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Dragon boat racing emerged as far back as 2,500 years ago, during the Warring States Period (402-221BC). Originating among fishing communities along the Yangtze River in Southern-Central China, it was initially a folk ritual designed to appease the rain gods, encourage rainfall and celebrate the summer rice planting.
The Tuen Ng Festival is associated with the myth of Qu Yuan, which emerged in written form as early as the 7th century AD. Qu Yuan was a poet and high-ranking official of the Warring States Period who was exiled from his state by a corrupt king. When he heard that his court had been destroyed by enemies, he drowned himself out of sorrow. It is said that villagers went out in the river with boats and drums to try to rescue his body and threw sticky rice dumplings (zongzi) into the water to prevent fish from eating his corpse, but they were unable to find him. The date of Qu Yuan’s suicide was the fifth day of the fifth lunar month, the same day that the Tuen Ng Festival is celebrated. In addition, zongzi are traditionally eaten on this day.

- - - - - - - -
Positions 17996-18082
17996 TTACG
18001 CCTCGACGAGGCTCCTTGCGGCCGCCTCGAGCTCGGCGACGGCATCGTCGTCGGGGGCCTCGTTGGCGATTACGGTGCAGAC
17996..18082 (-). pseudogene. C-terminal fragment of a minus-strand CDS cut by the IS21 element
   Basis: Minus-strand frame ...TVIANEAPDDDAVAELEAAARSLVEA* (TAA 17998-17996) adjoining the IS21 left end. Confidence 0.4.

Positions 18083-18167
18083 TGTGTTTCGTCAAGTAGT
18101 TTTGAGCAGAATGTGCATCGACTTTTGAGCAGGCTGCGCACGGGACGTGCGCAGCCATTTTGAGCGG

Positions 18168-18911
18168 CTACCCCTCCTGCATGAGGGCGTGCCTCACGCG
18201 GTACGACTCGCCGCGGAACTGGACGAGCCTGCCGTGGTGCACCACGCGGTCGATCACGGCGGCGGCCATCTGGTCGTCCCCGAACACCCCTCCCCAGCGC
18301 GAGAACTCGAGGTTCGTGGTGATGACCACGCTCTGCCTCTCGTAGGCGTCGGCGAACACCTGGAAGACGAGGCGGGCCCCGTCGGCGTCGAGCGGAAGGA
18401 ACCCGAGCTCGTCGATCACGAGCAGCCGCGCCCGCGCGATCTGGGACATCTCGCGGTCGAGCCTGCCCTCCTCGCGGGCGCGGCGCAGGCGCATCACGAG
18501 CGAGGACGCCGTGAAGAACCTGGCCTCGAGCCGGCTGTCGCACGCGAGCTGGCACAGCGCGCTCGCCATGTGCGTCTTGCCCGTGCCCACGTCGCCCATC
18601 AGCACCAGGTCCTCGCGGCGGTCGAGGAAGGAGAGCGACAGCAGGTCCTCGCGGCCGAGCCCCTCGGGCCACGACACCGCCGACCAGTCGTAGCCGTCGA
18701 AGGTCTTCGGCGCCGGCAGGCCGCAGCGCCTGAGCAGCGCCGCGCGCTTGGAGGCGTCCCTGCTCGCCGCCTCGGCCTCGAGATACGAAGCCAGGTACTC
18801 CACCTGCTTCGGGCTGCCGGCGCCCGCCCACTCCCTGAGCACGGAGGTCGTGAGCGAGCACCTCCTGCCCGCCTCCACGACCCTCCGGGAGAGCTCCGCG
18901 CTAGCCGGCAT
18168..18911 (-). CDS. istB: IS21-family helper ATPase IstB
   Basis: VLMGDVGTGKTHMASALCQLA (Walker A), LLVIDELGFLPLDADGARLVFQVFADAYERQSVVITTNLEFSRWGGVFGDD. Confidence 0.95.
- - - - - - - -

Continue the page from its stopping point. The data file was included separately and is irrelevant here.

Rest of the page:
However, dragon boat racing fell out of fashion during the Chinese Cultural Revolution (1966-1976). The practice was associated with feudal superstition and deemed an outdated custom that aligned poorly with the revolutionary spirit of the time. Chinese dragon boat racing became banned for a while and its popularity was severely diminished.
It wasn’t until 1976 that dragon boat racing was revitalized, starting when the Hong Kong government (then under British rule), began to promote the sport in order to boost tourism. Thus began the modern era of the celebration. In 1991, the International Dragon Boat Federation (IDBF) was established along with a set of institutional rules and regulations governing the sport. Now, dragon boat racing is practised in over sixty countries around the world, including China, who boasts 50 million dragon boaters. The Hong Kong Dragon Boat Festival draws thousands of athletes from different countries every summer.